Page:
But when Stella heeds his instructions about how to talk to callers—and people in general—she turns out to be absolutely right about modern relationships, and breaks Cam's hyper-aggressive facade, getting him to talk about the fiancee that abandoned him. Feminism is right, the show seems to be arguing, but it's packaged in a way that turns people off. And Stella's a stiff not because feminism is inherently uptight, but because she's hiding herself behind magazine articles and academic studies rather than putting herself forward. It's an almost shockingly interesting argument for network television to attempt, and I'm sorry I don't get to see Next Caller develop it further.I'm pretty sure every other romantic comedy has this plot: Boorish guy meets a geeky/uptight girl who makes him get in touch with his sensitive side, while she learns to be a little bit care free. Then they kiss have sex and the credits roll. This sort of thing rarely exists in the real world, actually it just doesn't.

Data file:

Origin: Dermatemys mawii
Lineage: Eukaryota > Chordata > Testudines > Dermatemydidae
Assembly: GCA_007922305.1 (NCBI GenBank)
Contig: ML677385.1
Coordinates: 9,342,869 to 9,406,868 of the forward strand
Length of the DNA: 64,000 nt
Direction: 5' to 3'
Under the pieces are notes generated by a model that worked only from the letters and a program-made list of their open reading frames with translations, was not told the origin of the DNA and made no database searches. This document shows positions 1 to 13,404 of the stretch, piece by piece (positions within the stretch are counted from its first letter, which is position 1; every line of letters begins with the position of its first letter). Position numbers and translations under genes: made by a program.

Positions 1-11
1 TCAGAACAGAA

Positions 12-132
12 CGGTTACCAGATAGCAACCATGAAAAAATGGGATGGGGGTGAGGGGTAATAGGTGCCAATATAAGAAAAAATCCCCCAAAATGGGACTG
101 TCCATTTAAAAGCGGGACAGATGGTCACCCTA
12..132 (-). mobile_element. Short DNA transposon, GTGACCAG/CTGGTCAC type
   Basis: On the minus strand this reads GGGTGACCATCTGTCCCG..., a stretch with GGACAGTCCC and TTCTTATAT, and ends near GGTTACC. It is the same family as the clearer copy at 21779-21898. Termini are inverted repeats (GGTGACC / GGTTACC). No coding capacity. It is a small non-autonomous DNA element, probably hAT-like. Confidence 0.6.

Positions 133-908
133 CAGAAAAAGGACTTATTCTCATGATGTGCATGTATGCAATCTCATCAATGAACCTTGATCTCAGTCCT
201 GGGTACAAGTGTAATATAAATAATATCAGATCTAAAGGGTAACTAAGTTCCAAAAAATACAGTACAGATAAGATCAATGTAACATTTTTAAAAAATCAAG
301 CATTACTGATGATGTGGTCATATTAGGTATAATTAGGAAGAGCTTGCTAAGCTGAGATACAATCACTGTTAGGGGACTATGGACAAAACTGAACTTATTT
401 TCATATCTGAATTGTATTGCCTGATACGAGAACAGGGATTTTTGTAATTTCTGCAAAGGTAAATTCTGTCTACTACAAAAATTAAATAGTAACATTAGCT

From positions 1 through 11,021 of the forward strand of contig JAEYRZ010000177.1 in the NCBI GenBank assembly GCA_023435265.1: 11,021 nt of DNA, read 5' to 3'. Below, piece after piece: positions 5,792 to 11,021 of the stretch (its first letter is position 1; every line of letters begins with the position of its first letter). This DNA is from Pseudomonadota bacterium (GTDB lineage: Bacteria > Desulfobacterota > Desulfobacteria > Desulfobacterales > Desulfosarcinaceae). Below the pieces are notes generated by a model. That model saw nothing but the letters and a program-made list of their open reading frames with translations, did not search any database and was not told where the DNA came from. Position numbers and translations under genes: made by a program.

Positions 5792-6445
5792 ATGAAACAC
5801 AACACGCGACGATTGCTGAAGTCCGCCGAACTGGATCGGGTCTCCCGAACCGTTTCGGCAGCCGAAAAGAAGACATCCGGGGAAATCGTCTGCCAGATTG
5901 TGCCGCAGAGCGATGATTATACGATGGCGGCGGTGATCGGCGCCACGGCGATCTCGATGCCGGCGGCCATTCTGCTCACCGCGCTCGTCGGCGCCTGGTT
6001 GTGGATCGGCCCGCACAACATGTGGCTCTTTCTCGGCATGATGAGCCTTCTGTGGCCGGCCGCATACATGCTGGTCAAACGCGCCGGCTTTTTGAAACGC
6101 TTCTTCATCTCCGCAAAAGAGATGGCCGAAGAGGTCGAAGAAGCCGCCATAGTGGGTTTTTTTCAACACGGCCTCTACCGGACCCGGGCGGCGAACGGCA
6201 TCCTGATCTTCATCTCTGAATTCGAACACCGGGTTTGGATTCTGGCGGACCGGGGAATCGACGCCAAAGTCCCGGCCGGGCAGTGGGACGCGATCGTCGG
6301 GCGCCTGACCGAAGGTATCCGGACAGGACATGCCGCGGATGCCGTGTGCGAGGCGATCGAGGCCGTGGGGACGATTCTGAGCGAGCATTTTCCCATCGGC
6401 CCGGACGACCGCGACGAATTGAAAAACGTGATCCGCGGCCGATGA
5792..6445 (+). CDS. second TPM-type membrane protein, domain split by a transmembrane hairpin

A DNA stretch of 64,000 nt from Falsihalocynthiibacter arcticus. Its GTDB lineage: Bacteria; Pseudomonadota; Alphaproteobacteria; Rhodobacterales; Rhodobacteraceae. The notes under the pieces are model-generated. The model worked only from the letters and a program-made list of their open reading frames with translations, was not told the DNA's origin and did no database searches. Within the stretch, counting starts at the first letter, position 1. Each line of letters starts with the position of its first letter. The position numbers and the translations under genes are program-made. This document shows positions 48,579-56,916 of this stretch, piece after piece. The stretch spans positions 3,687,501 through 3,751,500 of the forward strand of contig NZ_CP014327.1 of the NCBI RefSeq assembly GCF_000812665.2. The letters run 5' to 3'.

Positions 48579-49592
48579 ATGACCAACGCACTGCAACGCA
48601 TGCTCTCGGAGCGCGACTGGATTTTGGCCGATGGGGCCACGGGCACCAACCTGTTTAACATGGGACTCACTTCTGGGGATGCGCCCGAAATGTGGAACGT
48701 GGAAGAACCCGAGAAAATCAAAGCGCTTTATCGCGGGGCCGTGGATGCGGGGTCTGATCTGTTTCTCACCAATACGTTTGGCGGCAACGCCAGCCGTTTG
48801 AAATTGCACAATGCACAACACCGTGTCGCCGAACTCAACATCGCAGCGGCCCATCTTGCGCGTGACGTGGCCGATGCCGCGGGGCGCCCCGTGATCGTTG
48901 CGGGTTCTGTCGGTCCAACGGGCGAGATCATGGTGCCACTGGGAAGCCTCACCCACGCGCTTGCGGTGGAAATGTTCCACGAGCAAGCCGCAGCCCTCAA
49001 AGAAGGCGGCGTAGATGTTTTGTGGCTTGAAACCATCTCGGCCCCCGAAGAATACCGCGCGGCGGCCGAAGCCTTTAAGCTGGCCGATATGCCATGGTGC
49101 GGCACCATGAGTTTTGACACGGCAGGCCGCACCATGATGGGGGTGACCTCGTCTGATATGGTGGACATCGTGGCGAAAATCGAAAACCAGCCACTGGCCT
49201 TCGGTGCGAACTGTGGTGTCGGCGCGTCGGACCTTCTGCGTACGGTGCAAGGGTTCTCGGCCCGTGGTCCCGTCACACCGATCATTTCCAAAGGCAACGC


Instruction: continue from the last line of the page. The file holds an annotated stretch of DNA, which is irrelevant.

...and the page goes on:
I don't understand how anyone who writes about television or pop culture can say this premise is "shockingly interesting" - it maybe a world view she shares and would like to see more of but interesting or unique it is not. Also, it's never about the premise, when it comes to comedy, it's about the jokes, the contents not the shallow outline or presupposed political ideals.